“…Before we come to the task of dividing this epistle, it should be noted that before the Council of Nicaea, some doubted that this was one of Paul’s epistles for two reasons: first, because it does not follow the patters of the epistles. For there is no salutation and no name of the author. Secondly, it does not have the style of the others; indeed, it is more elegant. Furthermore, no other work of Scripture proceeds in such an orderly manner in the sequence of words and sentences as this one. Hence, they said that it was the work of Luke, the evangelist, or of Barnabas or Pope Clement. For he wrote to the Athenians according to this style. Nevertheless, the old doctors, especially Dionysius and certain others, accept the words of this epistle as being Paul’s testimony. Jerome, too, acknowledges it as Paul’s epistle.
To the first argument, therefore, one may respond that there are three reasons why Paul did not write his name: first, because he was not the apostle of the Jews but of the Gentiles: ‘He who wrought in Peter to the apostleship of the circumcision, wrought in me also among the Gentiles’ (Gal. 2:8); consequently, he made no mention of his apostleship at the beginning of this epistle, because he was unwilling to speak of it except to the Gentiles. Secondly, because his name was odious to the Jews, since he taught that the observance of the Law were no longer to be kept, as is clear from Acts (15:2). Consequently, he concealed his name, lest the salutary doctrine of this epistle go for naught. Thirdly, because he was a Jew: ‘They are Hebrews: so am I’ (2 Cor 11:22). And fellow countrymen find it hard to endure greatness in their own: ‘A prophet is not without honor, save in his own country and in his own house’ (Mt. 12:57).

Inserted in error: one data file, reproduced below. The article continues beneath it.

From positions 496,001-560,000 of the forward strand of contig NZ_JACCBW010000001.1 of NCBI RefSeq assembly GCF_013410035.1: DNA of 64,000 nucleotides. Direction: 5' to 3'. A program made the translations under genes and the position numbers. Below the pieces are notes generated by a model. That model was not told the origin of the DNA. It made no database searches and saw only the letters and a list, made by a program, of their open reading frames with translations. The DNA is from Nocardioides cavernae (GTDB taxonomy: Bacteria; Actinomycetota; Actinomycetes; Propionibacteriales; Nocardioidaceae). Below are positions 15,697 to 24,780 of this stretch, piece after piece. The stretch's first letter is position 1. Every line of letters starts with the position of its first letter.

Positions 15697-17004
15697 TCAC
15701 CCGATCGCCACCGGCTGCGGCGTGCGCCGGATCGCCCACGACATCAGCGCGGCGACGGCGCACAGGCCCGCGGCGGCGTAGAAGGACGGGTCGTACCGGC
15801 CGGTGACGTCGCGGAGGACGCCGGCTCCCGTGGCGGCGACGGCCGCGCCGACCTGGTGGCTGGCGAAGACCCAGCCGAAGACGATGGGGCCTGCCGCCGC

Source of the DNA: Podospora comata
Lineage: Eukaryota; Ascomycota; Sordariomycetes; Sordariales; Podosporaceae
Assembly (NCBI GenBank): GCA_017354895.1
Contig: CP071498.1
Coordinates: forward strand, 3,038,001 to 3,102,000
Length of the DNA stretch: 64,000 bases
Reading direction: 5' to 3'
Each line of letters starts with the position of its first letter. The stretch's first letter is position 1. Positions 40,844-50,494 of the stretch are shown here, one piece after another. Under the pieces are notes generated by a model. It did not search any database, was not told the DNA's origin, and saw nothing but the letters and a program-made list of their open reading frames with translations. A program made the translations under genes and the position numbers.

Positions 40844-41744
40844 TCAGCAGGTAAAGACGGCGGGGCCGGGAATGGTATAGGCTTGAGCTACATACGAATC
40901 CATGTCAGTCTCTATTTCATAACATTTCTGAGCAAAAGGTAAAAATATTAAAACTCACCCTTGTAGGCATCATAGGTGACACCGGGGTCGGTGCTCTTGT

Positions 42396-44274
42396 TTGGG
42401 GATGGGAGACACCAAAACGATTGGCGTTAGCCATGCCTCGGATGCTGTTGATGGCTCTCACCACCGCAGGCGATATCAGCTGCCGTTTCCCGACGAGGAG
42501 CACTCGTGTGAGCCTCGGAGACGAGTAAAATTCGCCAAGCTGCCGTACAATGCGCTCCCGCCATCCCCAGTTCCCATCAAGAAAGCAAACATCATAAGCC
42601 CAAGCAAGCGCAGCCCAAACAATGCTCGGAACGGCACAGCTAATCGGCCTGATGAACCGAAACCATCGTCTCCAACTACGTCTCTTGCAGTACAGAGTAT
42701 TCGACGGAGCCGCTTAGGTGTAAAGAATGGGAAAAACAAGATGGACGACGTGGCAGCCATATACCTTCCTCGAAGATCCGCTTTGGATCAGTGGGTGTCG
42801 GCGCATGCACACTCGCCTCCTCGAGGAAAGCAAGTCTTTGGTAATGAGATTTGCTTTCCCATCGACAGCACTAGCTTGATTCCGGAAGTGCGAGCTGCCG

To the second argument the answer might be given that the style is more elegant, because even though he knew many languages: ‘I speak with all your tongues’ (1 Cor. 14:18), he knew the Hebrew language better than the others, for it was his native tongue, the one in which he wrote this epistle. As a result, he could write more ornately in his own idiom than in some other language; hence, he says: ‘For though I be rude in speech, yet not in knowledge’ (2 Cor. 11:6). But Luke, who was a skillful writer, translated this ornate Hebrew into Greek.”
-St. Thomas Aquinas in his Commentary on the Epistle to the Hebrews.
I think the last part of Aquinas' argument is key. Most authorship debates concerning Hebrews assumes that the epistle was originally written in Greek, in which case they say it couldn't be St. Paul because his Greek wasn't that eloquent. Yet if it was originally written in Hebrew and later translated, then there is no problem at all with St. Paul being the author. And we know that St. Matthew wrote his Gospel in Hebrew because he was writing to a Jewish audience and then it was later translated into Greek. Why then could St. Paul not have done likewise?